Honeynet Project

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 Hispasec - una-al-día                                  21/07/2001
 Todos los días una noticia de seguridad          www.hispasec.com
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Honeynet, una dulce trampa
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El pasado jueves fue dado a conocer un proyecto que atrae nuestra curiosidad, el proyecto Honenynet, o lo que traducido al castellano sería "tarro de miel".

Este proyecto está funcionando de manera experimental desde hace algo más de un año mantenido por algo más de 30 voluntarios. Uno de ellos, Lance Spitzner, responsable de arquitectura de seguridad de Sun Microsystems, comentó, " El proyecto ha estado funcionando desde hace algo más de un año de un modo limitado, pero será ampliado a sistemas de todo el mundo","ahora mismo los asaltantes nos angustian debido a que sólo hay un Honeynet".

El funcionamiento a grandes rasgos de lo que pretende ser la red Honeynet, sería un sistema de detección de intrusión, que a su vez esté conectado con un sistema de alarma virtual que se encargará de monitorizar cada uno de los movimiento del intruso, facilitando su localización y la obtención de pruebas.

Según Spitzner la filosofía de este proyecto no es capturar a los atacante sino aprender de ellos, dicho con sus palabras, "Nuestra meta nunca ha sido ni será coger a los atacantes de las computadoras", "Nosotros estamos desplegando los sistemas para recoger los datos del enemigo."

Este proyecto nació de forma no lucrativa, habiendo captado el interés de multitud de empresas y organismos gubernamentales, creyéndose del mismo que formará una parte muy importante de la seguridad de Internet.

Opina sobre esta noticia: http://www.hispasec.com/unaaldiacom.asp?id=1000

Más Información:

Honeynet Project sweetens hacker bait http://news.cnet.com/news/0-1003-200-6560377.html?tag=mn_hd

The Honeynet project http://project.honeynet.org

Know Your Enemy http://project.honeynet.org/papers/enemy


Antonio J. Román Arrebola antonio_roman@hispasec.com


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http://www.builder.com/Servers/SecurityIssues/082300/?tag=st.bl.3880.linksgp

By Chris Prosise and Saumil Udayan Shah 8/23/00

We often hear about "black hat" hackers invading our networks, taking over systems, and pillaging sensitive information. Some of us might even have experienced it. But one rarely gets a chance to actually sit and observe how hackers go about invading a network. We got such an opportunity a few months ago when we joined the Honeynet Project, which was created to learn the techniques the enemy uses. The project was initiated and coordinated by Lance Spitzner, who is a part of Sun Microsystems' GESS Global Security Team.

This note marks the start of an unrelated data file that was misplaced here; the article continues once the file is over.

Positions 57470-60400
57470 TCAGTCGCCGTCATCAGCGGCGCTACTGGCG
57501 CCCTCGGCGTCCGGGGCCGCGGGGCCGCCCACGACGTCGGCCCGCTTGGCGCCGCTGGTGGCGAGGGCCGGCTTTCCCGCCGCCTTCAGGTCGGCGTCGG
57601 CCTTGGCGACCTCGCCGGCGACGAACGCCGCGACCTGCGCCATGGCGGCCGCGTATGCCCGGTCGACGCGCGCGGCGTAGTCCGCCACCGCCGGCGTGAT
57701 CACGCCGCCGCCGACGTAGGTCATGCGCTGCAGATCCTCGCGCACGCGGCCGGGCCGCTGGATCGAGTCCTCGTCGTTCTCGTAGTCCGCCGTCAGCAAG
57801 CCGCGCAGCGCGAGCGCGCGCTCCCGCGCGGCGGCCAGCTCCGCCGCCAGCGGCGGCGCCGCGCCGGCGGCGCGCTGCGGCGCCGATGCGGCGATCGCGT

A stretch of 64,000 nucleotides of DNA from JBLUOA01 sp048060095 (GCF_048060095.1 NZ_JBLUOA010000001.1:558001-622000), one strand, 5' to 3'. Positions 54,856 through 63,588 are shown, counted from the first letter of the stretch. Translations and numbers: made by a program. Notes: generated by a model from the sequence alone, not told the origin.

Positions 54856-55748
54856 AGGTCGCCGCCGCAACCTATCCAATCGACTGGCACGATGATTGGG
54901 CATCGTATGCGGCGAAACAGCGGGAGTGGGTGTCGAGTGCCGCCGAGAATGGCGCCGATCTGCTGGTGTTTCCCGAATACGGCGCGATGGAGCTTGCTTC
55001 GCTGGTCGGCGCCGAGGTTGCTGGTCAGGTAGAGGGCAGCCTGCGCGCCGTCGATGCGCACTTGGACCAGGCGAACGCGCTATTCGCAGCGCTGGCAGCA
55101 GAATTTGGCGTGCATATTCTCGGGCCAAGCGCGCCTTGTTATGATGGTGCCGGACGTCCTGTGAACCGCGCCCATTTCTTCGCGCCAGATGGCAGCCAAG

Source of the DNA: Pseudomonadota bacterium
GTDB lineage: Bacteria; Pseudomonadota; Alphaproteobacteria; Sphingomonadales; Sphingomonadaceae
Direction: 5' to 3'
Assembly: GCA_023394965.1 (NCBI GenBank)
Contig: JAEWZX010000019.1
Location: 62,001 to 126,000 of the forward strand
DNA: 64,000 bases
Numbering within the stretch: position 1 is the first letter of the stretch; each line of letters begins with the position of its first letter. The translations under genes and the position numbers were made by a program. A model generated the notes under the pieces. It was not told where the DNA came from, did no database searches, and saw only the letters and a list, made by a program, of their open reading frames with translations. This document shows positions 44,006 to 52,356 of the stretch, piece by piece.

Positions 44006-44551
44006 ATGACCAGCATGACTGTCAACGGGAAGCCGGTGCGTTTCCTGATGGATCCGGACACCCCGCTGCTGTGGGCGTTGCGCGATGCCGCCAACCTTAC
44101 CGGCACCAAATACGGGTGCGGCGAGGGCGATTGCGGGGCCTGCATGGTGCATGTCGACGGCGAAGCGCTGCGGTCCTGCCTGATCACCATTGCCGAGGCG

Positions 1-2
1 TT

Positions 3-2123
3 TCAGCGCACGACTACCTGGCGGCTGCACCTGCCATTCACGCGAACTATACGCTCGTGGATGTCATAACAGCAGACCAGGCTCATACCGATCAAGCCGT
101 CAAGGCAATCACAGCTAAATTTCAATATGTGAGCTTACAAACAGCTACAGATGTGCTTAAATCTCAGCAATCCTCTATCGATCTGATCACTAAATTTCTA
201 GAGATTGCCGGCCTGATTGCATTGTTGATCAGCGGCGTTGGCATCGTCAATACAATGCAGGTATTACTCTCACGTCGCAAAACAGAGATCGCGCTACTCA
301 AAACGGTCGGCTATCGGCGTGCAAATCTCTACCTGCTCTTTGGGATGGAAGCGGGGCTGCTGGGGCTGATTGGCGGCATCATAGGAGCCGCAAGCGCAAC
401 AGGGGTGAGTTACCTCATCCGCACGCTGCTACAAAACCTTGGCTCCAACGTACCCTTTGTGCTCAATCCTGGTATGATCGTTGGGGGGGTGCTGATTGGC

The purpose of the Honeynet Project was simple: to learn about the mindset and the techniques used by black-hat hackers today. To this end, the project members created a network of computers loaded with commonly used software, registered a domain name, and monitored Internet traffic to see what would happen. This set of computers, or honeypot, was set up specifically to lure hackers. It was guarded by standard firewalls that were specifically designed to allow network traffic into the systems but to restrict traffic going out of these systems back onto the Internet. The crux of the honeypot, however, was the monitoring system, which recorded the data going in and out of the network--including suspicious activity performed by attackers. In this case, the project used Snort as the monitoring system. The computers in the honeypot ran out-of-the-box Solaris 2.6 and Windows NT 4.0 operating systems.

The Attack Begins URL: http://www.builder.com/Servers/SecurityIssues/082300/ss01.html

The first successful attack on the honeypot occurred on June 4, 2000. Remarkably, the honeypot network had been created just a few days earlier, with no public launch. The rapidity of the attack shows us how quickly black-hat hackers will find new systems. Also, the systems on the honeypot network contained no juicy information. They were set up as plain vanilla systems on the Internet. That they were compromised indicates that, although systems containing sensitive information such as user profiles or credit card numbers may be prime targets for hackers, systems that do not host sensitive information are not spared.

The hackers used a common Solaris exploit known as rpc.ttdbserv to compromise the honeypot and to gain root (system administrator) privileges. The rpc.ttdbserv exploit is listed in the SANS Top Ten List as the third most commonly used hacking trick. Immediately after compromising the system, the attackers created two user accounts with root privileges so that they could get back into the system at a later time. They set up a rootshell (an interactive login shell with root privileges) to listen on an arbitrary TCP port so that they could gain administrative access without being authenticated.

Bring On the Rootkit